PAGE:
Skip to Content

A Tradition of Activism

A color photograph by James P. Blair of the crowd of participants at the 1963 March on Washington. The image depicts a large crowd of different ages, genders and races gathered between the steps of the Lincoln Memorial and the Lincoln Memorial Reflecting Pool. The Washington Monument is visible in the far background. In the foreground of the image are rows of seated men and women with arms crossed in front of them and holding hands with the people on either side of them. Someone in the crowd holds up a placard that reads “WE DEMAND / AN END / TO / POLICE / BRUTALITY / NOW!” The print is signed by the photographer beneath the image at bottom right: [James P. Blair / 9 or 9]. Printed along the bottom edge is the caption and a copyright notice in black text.

Throughout history, African Americans have taken action to improve their lives and challenge America to live up to its democratic ideals. Working both within and across racial lines, Black activists mobilized to abolish slavery, secure civil rights, fight against injustice, and expand social and economic opportunities. African Americans employed a range of strategies to effect change—including legal battles, mass protests, grassroots campaigns, public debates, and community development. By believing that change was possible, Black Americans changed history. Activists today draw on these achievements and study the lessons of the past in order to develop strategies for the future.

Students on Strike

In 1951, a group of high school students led the fight to desegregate schools instead of improving segregated ones.

Photograph of Student demonstration against closing of Prince Edward County public schools

Explore The Struggle for Civil Rights 1900–Present Experience

Though the Civil Rights Act of 1866 affirmed the civil rights of all citizens regardless of race or “previous condition of slavery,” segregation and discriminatory laws subjected African Americans to violence and exploitation across the country. Building on 19th-century activism, African Americans at the turn of the 20th century continued the struggle for civil rights. This timeline explores 20th-century milestones, watershed events, and the work of numerous organizations, legislators, educators, protestors, and organizers that ushered in civil rights reform. Lessons learned from their work reveal the civil rights strategies and victories that help inform present-day efforts to achieve equality.

Bayard Rustin at the NAACP Conference

A Tradition of Activism: Resources

NMAAHC Collection Search

Activism

Search the Museum’s online collection for items related to historical and contemporary activism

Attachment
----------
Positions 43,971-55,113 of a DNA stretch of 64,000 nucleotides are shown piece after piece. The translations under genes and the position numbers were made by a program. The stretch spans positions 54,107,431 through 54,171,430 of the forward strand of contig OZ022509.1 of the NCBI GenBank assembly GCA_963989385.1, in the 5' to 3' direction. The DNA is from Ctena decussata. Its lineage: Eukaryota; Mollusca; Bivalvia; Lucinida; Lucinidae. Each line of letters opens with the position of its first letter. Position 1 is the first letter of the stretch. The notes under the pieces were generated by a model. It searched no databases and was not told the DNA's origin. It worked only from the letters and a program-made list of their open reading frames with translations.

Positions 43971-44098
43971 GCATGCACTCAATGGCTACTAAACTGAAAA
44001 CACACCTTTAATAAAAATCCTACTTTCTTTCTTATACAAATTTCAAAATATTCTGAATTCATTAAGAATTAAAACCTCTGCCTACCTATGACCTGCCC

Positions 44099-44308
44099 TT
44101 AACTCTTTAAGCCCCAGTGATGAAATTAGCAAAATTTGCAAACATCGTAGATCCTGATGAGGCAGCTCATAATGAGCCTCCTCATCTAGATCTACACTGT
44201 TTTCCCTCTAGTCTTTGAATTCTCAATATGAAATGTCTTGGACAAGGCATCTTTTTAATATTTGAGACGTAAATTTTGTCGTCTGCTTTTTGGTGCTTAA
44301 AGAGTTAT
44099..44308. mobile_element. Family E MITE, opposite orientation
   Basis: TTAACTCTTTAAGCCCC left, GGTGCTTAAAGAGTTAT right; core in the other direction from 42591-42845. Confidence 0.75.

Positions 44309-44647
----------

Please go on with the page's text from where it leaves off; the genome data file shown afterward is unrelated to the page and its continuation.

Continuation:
A placard used during the Women's March on Washington, January 21, 2017. The corrugated cardboard placard is mostly yellow with white and blue text. The top third of the placard depicts six (6) cartoon portraits of women of varying ethnicities. All the women are depicted from the chin up and they are all smiling and looking at the viewer. The woman on the far left is depicted with blue cat eyeglasses. The women second from the left is depicted with blue hair with straight bangs across her forehead and a black headband. The third woman from the left is depicted with curly hair and blue, diamond shaped earrings. The third woman from the right is depicted with braids on either side of her head. The women second from the right is depicted with black hair with straight bangs across her forehead. The woman on the far right is depicted with white hair and eyebrows. Below the women’s heads is a band of black plastic tape. The bottom two thirds of the placard are yellow with white painted text outlined with blue and blue painted text that reads [WOMEN'S RIGHTS / are / HUMAN RIGHTS]. The word [are] is accessed on either side with two (2) five (5) pointed blue stars. The words [WOMEN'S] and [RIGHTS] are underlined with black plastic tape. The back of the placard is undecorated brown cardboard. Thick pieces of clear tape hold the four (4) pieces of cardboard together that comprise the placard.

Civil Rights History Project

Oral history interviews with unsung activists of the 1950s and 1960s, produced by NMAAHC and the Library of Congress

A digital image of The March on Washington - Marchers gathering at the Lincoln Memorial after walking from Washington Monument grounds, August 28, 1963.

History, Rebellion, and Reconciliation

Communities Mobilized for Social Change

A series of public programs presented by NMAAHC examining race, justice, and community activism

History, Rebellion, Reconciliation public programs banner